A super lightweight text substitution engine.
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CuttleText is a super lightweight text processing engine, specifically designed to inject code segments into source code files (though, just like duct tape isn't only for ducts, CuttleText isn't only for CS files).

How It Works

The easiest way to see what CuttleText is capable of is to learn how to use it (it's very simple).

CuttleText "hydrates" a template file using any number of "Injectors" that appear within the template.

Let's look at a typical template file:

using System.Collections;

public class MyClass
	// --> MyCodeInjector arg1 arg2 arg3

The // --> is a special identifier, alerting CuttleText that you want to inject some code at this location. The specific code you want to inject will be provided by an injector named "MyCodeInjector," which might look like this:

class MyCodeInjector : InjectorBase
    public override void Inject(List<string> cmdLine)
		// cmdLine contains { "MyCodeInjector", "arg1", "arg2", "arg3" } 

		Write("if (something)");
		for (int ndx = 0; ndx < 3; ++ndx) {
			Write("someClass.DoSomething(" + ndx + ");");

You'll end up with a final output file that looks like this:

using System.Collections;

public class MyClass
	if (something)

Notice how the CuttleText processor automatically handles indents, and how the injectors can take "command line arguments" from the template file.

You can also perform simple token morphing (for example, make all floating point tokens end with f), as well as simple text substitution (replace "FOO" with "BAR" anywhere in the template).

Using CuttleText

The process is straightforward:

  1. Create any number of Injector classes (must derive from InjectorBase and implement Inject() method).

  2. Instantiate a Hydrator, add the Injectors to it, then turn it loose on a template file:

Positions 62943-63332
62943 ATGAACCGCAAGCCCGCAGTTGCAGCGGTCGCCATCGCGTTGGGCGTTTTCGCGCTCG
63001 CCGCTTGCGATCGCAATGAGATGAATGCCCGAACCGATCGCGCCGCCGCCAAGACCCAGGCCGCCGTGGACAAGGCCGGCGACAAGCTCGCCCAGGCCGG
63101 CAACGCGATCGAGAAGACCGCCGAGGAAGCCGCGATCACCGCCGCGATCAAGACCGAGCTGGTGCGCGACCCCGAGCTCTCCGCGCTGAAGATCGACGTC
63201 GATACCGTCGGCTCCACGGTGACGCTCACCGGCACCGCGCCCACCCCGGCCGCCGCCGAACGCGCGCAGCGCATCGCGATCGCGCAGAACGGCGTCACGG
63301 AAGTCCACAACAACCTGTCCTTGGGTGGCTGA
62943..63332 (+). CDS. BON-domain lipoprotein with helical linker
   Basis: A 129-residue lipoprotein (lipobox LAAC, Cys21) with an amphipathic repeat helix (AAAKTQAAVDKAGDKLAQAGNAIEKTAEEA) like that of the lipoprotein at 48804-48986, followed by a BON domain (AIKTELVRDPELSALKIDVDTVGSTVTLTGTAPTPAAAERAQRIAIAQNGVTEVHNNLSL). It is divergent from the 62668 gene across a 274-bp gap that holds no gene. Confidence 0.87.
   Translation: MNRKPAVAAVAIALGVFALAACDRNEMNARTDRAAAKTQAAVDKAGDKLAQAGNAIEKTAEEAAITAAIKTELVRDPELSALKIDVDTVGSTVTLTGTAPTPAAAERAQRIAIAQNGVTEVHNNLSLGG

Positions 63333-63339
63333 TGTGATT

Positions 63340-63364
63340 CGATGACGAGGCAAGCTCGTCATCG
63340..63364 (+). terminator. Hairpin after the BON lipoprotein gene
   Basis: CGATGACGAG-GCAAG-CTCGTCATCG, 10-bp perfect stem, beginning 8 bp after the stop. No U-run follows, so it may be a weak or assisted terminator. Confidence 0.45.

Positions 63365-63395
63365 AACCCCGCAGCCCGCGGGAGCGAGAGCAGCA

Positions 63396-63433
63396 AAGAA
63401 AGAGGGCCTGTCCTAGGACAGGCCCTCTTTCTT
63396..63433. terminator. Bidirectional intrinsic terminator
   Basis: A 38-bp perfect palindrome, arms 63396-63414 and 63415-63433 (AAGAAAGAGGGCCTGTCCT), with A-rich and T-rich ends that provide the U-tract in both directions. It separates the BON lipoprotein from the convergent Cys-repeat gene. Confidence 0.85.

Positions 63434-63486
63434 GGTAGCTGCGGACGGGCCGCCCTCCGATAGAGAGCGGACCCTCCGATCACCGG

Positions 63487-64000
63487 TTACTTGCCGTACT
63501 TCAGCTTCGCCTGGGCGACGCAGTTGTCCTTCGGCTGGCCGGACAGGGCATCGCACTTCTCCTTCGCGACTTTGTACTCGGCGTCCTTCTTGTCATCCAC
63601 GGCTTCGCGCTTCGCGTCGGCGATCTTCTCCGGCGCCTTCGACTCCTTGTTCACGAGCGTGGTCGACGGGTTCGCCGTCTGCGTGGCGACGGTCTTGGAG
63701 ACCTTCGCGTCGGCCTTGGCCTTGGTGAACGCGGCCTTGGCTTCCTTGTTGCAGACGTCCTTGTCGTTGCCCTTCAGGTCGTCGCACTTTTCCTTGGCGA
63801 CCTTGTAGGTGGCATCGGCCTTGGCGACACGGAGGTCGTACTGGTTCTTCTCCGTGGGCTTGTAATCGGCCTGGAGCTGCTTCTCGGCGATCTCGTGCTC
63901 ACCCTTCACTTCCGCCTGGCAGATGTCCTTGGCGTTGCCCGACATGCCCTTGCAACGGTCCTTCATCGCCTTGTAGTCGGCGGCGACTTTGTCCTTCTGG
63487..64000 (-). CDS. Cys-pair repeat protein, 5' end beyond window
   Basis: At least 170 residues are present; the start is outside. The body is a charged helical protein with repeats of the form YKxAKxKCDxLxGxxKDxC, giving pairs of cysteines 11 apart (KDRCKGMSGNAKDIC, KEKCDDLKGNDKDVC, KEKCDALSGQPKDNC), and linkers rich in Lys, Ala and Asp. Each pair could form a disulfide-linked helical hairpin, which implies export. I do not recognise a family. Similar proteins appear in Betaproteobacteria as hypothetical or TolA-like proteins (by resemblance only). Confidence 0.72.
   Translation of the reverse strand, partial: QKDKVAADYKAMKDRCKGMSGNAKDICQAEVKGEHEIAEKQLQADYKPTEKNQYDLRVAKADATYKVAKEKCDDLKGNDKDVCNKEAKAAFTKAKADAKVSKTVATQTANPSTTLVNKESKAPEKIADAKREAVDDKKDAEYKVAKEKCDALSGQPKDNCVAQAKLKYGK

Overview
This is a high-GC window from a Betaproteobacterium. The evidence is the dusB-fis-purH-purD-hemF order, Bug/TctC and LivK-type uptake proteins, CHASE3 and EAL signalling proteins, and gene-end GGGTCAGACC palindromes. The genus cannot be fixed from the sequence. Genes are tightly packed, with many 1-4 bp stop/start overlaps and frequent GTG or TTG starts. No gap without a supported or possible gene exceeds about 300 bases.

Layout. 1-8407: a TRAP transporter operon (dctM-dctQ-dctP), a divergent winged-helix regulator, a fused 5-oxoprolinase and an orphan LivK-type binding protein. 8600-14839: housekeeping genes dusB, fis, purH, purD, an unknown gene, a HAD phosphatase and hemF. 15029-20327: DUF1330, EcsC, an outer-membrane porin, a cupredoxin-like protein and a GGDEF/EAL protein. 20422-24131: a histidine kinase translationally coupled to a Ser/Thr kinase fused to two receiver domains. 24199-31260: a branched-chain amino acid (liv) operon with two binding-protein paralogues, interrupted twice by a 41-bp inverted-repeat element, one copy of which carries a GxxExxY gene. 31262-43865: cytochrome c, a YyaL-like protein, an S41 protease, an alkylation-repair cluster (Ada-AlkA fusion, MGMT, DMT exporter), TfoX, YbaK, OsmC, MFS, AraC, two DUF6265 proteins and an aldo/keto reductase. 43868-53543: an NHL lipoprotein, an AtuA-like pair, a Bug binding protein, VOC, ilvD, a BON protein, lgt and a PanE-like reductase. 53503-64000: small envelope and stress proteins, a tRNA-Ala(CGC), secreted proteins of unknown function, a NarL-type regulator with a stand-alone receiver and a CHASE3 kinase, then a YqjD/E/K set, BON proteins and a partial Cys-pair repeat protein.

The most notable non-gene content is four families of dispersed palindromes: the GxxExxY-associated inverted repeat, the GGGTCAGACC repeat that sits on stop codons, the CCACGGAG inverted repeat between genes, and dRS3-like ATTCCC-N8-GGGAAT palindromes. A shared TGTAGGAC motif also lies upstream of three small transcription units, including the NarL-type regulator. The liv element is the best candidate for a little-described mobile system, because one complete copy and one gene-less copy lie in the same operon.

var hydrator = new Hydrator();

hydrator.AddInjector(new MessageMethodInjector());
hydra.AddStringSubst("CLASS_NAME", "MyClass");

string templateStr = /* load your template CS file here */;

outputStr = hydra.HydrateIntoString(templateStr); 

Your transformed text will be in outputStr.

String Substitution

In the example above notice the AddStringSubst call. That call tells the Hydrator to replace any occurrence of CLASS_NAME with MyClass.

Passing a context to your Injectors

You can create a context class (derived from ContextBase):

class MyContext : ContextBase
	public string[] SomeData;

And provide an instance of it to the hydrator at construction time:

var theContext = new MyContext();
theContext.SomeData = /* whatever */;

var hydrator = new Hydrator(theContext);

Then inside your Injectors, you can get the context originally supplied:

class MyCodeInjector : InjectorBase
    public override void Inject(List<string> cmdLine)
		MyContext ctx = (MyContext)_context;
		/* do what you need to... */

Contexts also provide a logging abstract function - you can fill this in to route log statements coming from the injectors.

Writing an Injector

The only thing you really need to fill out is the Inject() method. Inside it, you can use the following base class methods:

Write(string line) - Adds the given string to the output. Newlines are automatically added.

Indent() - Indents all subsequent calls to Write by 1 tab stop.

Unindent() - Unindents all subsequent calls to Write by 1 tab stop. If there is no indent, does nothing.

OpenBracket() - writes { and calls Indent(). OpenBracket("// foo") will write { // foo.

CloseBracket() - writes } and calls Unindent(). CloseBracket("// foo") will write } // foo.

In addition you can use the following methods to output log statements. All of these just call the context-provided logging function. If you haven't overridden the logging functions in your own context, none of these will do anything.

FatalError(string message) 
Error(string message)
InternalError(string message)
Warning(string message)
Info(string message)

Token Morphing

You can also supply token morpher classes to the Hydrator, similar to providing injectors - use the AddTokenMorpher() call.

Your token morphers must derive from TokenMorpherBase, and implement the MorphToken abstract.

After all text substitutions are done, CuttleText will call the token morphers, in the order they were registered, on each token of the generated file. This allows you to "catch" tokens of a certain type (say, numbers) and inject characters as you see fit (for example, add "f").


That's it! CuttleText is a pretty straightforward little library... simple but surprisingly useful. If you have suggestions or pull requests or whatever, hit me up!